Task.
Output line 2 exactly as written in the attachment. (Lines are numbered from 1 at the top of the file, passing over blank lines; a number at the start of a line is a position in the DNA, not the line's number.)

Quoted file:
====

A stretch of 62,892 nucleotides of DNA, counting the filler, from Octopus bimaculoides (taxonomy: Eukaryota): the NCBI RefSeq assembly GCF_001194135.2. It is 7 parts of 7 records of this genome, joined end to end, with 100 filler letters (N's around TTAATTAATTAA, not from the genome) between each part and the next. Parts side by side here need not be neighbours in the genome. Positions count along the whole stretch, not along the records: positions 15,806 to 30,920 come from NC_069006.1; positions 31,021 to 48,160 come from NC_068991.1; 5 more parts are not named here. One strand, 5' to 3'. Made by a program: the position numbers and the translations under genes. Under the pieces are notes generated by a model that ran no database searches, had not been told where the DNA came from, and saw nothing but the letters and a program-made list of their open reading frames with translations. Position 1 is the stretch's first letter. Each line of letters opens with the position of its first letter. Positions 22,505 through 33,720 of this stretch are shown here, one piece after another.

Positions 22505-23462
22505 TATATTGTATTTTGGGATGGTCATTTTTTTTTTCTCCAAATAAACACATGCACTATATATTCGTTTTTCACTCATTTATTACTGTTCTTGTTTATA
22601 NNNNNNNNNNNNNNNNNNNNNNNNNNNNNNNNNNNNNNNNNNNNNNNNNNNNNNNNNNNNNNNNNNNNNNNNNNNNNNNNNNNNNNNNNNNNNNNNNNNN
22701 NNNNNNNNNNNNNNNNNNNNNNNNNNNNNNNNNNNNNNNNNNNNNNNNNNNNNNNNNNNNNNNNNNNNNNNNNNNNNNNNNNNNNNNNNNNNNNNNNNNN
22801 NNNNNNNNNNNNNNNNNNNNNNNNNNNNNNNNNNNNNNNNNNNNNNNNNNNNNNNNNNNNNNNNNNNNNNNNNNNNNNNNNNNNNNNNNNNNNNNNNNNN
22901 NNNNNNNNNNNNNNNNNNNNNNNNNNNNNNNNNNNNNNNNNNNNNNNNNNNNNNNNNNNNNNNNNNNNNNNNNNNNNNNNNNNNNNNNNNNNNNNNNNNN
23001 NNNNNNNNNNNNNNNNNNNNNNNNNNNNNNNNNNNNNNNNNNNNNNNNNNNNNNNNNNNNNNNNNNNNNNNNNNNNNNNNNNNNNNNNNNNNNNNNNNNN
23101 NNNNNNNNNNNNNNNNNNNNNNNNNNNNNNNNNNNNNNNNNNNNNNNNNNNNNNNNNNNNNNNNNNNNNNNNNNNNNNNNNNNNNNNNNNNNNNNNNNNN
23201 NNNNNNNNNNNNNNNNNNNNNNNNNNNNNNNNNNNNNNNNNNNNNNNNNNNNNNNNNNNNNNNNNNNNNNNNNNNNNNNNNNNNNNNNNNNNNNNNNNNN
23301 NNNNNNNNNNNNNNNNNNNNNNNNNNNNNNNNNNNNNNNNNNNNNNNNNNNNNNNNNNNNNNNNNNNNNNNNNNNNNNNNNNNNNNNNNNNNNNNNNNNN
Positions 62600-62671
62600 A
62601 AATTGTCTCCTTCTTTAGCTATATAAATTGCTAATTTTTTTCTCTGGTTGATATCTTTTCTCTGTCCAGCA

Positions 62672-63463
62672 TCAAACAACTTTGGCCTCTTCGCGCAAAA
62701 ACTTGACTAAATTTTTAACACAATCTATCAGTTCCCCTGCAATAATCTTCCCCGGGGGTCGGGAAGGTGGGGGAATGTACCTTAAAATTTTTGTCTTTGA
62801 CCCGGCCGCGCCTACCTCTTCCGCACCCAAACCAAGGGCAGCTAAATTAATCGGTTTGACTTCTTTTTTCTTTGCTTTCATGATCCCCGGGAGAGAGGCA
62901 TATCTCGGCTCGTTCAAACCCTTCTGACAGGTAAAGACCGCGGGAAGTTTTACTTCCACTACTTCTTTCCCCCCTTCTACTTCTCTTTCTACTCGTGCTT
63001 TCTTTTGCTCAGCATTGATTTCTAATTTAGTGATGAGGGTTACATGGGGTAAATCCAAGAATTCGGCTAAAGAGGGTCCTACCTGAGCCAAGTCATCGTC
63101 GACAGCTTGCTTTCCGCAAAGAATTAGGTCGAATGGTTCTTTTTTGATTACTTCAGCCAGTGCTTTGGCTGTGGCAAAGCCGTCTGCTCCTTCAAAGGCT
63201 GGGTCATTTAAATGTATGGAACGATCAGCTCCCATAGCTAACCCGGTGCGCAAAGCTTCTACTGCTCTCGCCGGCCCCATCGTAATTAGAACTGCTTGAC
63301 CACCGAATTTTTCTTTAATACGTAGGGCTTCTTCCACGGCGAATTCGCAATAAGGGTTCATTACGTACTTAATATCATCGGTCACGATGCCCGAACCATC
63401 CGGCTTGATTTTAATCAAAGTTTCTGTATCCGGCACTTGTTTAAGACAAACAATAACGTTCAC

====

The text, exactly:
Positions 22505-23462